By William Taylor Hytinen

For younger generations, it is difficult to remember a time when there wasn’t a coffeehouse on every corner. A world without cappuccino machines in every convenience store seems unfathomable, and waiting in line at the grocery store would be a much greater imposition if it weren’t for the rack full of tabloids covered with photos of strung-out movie stars sucking down iced coffee-concoctions. But while coffee seems to have only become a national addiction in recent years, it has long been lurking in the shadows, waiting for Americans to recognize its delicious potential if selected and brewed correctly.

Coffee beans have a long journey from plantation to palate, but for the benefit of all you non-baristas and coffee-novices out there, we’ll keep this journey as straightforward as possible.

All coffee beans share a similar beginning because coffee only grows between 23.5° North and South latitudes, and at elevations between 1,500 and 5,000 feet. While there are over 900 species of coffee, the two that we most commonly encounter are Arabica and Robusta. Of these varieties, Arabica is by far the better-quality product. Independent coffeehouses and retailers usually use Arabica beans, while major corporations (you know—the coffee that comes in a big can?) use Robusta.

Now that we have established where coffee comes from geographically, we can take a closer look at th e coffee-plant itself. Many people are shocked to discover that coffee beans are actually the “pit” of the coffee berry which ripens to a vibrant red-color. These berries are harvested, and the beans are extracted from the pulp of the berries through one of two methods—wet processing and dry processing. In countries with high levels of humidity and rainfall, wet processing is preferable. It includes dumping the berries into huge vats of water. The ripe, good coffee sinks to the bottom of the vat, while the defective beans float to the top. The good beans are then stripped of their outer-layer of pulp and dried by the sun or in huge dryers. The dry-process method consists of laying the berries out in thin layers on large concrete slabs. They are frequently turned and separated with large rakes to aid in the drying process and separate the high-quality, big beans from the small beans. In either instance, when the drying process is complete, the beans emerge a dusty, white-green color with internal moisture content of 10%.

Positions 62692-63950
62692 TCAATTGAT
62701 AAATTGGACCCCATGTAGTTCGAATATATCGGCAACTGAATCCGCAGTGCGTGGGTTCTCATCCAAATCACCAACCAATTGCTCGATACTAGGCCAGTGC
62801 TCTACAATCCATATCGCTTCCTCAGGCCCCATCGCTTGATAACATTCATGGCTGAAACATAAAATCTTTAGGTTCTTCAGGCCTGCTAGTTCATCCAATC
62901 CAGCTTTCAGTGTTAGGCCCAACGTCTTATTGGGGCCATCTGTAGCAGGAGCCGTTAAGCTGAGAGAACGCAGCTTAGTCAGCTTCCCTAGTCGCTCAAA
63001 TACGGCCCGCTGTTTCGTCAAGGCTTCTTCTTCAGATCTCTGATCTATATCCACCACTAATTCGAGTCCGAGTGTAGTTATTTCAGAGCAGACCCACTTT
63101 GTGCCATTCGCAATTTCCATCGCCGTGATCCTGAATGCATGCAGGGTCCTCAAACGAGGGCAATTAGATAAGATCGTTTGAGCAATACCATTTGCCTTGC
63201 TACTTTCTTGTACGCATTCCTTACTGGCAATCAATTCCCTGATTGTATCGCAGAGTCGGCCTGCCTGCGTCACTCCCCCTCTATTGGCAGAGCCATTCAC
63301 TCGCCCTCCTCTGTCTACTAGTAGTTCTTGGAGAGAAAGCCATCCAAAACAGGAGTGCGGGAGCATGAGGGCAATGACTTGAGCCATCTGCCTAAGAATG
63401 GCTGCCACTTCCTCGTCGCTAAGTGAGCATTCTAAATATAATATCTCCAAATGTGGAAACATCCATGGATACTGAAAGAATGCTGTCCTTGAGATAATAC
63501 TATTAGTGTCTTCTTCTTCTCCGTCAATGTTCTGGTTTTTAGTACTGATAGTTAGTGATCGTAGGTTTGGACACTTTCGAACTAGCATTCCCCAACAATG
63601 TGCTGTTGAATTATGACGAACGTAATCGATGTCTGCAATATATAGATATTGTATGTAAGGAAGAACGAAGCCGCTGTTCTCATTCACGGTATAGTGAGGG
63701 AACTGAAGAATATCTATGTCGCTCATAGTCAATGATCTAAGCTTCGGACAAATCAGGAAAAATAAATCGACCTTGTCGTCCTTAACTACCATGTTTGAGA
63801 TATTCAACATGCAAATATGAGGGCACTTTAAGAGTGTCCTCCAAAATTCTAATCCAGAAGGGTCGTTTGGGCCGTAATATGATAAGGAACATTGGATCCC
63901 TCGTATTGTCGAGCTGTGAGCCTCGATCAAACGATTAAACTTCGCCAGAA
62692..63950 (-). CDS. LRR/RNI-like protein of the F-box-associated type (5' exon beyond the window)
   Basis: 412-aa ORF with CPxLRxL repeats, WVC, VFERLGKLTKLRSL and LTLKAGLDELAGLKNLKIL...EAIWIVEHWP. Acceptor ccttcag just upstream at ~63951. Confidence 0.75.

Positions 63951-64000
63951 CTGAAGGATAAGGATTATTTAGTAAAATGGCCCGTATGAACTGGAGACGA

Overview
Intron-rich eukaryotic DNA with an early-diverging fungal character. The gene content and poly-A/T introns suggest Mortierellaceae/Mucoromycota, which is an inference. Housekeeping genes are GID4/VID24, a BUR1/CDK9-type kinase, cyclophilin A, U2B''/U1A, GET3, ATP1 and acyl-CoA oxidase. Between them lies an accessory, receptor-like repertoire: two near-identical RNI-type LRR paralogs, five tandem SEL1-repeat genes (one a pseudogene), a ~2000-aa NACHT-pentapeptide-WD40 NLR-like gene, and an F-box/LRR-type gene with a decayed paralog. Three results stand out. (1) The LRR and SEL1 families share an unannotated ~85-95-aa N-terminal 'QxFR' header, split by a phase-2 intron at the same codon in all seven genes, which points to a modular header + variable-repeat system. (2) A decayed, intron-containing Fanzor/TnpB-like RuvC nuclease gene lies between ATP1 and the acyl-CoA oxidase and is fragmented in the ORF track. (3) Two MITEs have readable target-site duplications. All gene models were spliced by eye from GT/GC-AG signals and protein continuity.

Ripe Coffee Berries

The dry beans are now ready for roasting. This is perhaps one of the most important parts of creating great, flavorful coffee because the heat causes the starches and amino acids in the bean to react and caramelize, adding nutty, chocolaty notes. The Maillard reaction takes over at the end of the roasting when the beans are hottest, imparting that full, distinct, bitter flavor that makes coffee—well—coffee.